• March 18, 2021
    • March 29, 2022

    New Japanese Office Environment

    Changes due to remote work Do we still need an office? This discussion gets lively everywhere because remote work becomes common due to the COVID. The anti-office people are arguing there’re many advantages: productivity improvement by concentration improvement; more effective use of time by no commuting; stress-free from relationships at work. Before the COVID, I had a lot of business trips and was rarely in the office. Funnily enough, I once worked remotely but now work here in the office, against the times. Let me share what I, unfamiliar with working in the office for a long time, think about the discussion. The basic rules of Japanese offices In the first place, I think I should explain something more about the basic rules of Japanese offices. Executive desks are positioned at the window, closely facing to their team members. Private rooms are rare, only permitted for big bosses if space […]

    • March 16, 2021
    • April 13, 2022

    Chairs Upholstered with Japan Blue Jeans

    Japanese natural indigo Indigo is a dye extracted from a plant. As Jeans may be a synonym for indigo, it was once used to dye fabric all over the world, not only in Japan. You may think most of the jeans are still dyed in indigo blue. Nowadays, in most cases, it’s an artificial dye because natural indigo is difficult to handle. It requires a delicate adjustment according to the day’s temperature, moisture, etc. In exchange for the difficulty, the natural indigo of Japan provides more beautiful and deeper coloring. It has a long history Japan blue. Some of you may have heard this color name because it’s the signature color of the Tokyo Olympic Games. As having looked up the origin of the name, I’ve learned it is Robert William Atkinson, a British chemist who named it. The Japanese government invited him to Japan in 1875. He wrote in […]

    • February 26, 2021
    • March 29, 2022

    Overtime Problem in Japan

    Karoshi It’s very difficult to summarize this problem briefly because it is so deep-rooted. Are you ready to gaze into abyss? The Japan government has started frequently using the word “Work style reform” since 2015. Sadly, a new girl working in the top advertising firm committed suicide due to overwork that year. Her average overtime hours were reported to exceed 100 hours a month. That is almost the same as that of mine when I worked in the Ministry of Finance. The painful sad news made many people including me think “That could be me.” Even now, about 300 deaths from overwork are reported annually. Japanese employment systems I believe this is a structural problem, stemming from the structure of employment systems in Japan. Although the structure is gradually breaking down, the basics of employment systems are still the same. It is a set: recruiting of new graduates and lifetime […]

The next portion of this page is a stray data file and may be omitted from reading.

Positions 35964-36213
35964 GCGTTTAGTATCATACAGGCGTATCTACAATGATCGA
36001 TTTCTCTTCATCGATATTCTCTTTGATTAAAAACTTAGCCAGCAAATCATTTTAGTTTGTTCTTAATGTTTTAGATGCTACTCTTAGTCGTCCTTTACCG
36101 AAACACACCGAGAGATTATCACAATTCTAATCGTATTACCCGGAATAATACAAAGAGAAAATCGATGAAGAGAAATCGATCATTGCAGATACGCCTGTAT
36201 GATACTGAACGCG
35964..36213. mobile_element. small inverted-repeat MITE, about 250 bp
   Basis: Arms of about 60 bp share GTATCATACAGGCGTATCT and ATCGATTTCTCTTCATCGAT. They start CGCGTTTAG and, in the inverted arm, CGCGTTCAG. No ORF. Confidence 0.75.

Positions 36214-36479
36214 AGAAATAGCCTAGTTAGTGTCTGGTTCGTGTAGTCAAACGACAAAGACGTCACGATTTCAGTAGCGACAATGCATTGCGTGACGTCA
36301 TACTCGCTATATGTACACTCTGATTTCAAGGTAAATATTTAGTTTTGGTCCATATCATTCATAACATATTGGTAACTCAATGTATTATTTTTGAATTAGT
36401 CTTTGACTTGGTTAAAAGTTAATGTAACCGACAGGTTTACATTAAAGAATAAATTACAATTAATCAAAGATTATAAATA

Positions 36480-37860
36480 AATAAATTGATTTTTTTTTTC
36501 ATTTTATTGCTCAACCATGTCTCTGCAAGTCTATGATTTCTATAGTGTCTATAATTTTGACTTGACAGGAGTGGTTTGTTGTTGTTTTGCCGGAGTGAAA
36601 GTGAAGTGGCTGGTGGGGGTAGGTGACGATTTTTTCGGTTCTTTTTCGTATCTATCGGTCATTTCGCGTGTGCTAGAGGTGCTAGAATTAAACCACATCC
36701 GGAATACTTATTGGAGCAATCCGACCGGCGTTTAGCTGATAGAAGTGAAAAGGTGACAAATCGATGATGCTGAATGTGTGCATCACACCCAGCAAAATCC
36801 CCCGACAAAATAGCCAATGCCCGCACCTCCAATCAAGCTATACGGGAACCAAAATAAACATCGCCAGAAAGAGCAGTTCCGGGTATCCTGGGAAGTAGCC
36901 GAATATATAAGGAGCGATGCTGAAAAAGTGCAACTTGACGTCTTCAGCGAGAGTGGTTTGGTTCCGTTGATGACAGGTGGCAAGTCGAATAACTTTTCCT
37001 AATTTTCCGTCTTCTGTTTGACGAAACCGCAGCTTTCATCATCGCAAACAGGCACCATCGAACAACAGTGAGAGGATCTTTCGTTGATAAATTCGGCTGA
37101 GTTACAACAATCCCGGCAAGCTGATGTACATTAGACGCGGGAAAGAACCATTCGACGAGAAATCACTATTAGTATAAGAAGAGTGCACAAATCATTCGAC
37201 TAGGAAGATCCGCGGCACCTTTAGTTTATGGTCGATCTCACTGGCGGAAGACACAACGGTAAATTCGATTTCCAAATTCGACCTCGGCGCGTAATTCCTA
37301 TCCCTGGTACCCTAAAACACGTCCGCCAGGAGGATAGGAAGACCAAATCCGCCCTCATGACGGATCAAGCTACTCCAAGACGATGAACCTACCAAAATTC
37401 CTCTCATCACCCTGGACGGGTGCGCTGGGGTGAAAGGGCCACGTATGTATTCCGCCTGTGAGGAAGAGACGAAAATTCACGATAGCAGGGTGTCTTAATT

• February 23, 2021
    • March 29, 2022

    How to Survive Meetings

    A hardship destined for Japanese workers You won’t read to the end of this article because the average human attention span is down to only eight seconds. It’s one second shorter than that of goldfish. I remember I read many articles mourning over the short human attention span when the survey result was released some years ago. Today, it’s not about human attention span but about meetings that I hate. I don’t mean I hate unproductive meetings. I hate them because meetings themselves are basically unproductive. As a hardship destined for workers in Japan, I’ve endured a lot of meetings. In addition, we spend a lot of time to prepare meeting materials. What is even worse, a preparatory meeting is sometimes held beforehand. There may be more poor people who have to hold a pre-preparatory meeting. Anyway, we should limit meeting time to eight seconds for productivity. Tricks to appear […]

    • February 18, 2021
    • March 29, 2022

    How to Spend Money Right

    Money sense It is common for me to lose (rare to make) thousands of dollars a day in the stock market. On the other hand, I sometimes give up buying cereal only because it doesn’t sell at a bargain price, though eating it almost every morning. I once bought a suit at more than 2,000 USD but hardly ever wore it. This may be a natural result for a man like me who always wear UNIQLO (synonym for cheap clothes in Japan) from head to toe at home. Spending money seems as difficult as making it. Today’s subject is “How to spend money right.” Let me share an interesting paper by Harvard psychologists. Buy experiences instead of things “Money can’t buy happiness. This sentiment is lovely, popular, and almost certainly wrong.” One of the coauthors, Daniel Gilbert started the paper with such a sensational introduction, proposing the eight money principles […]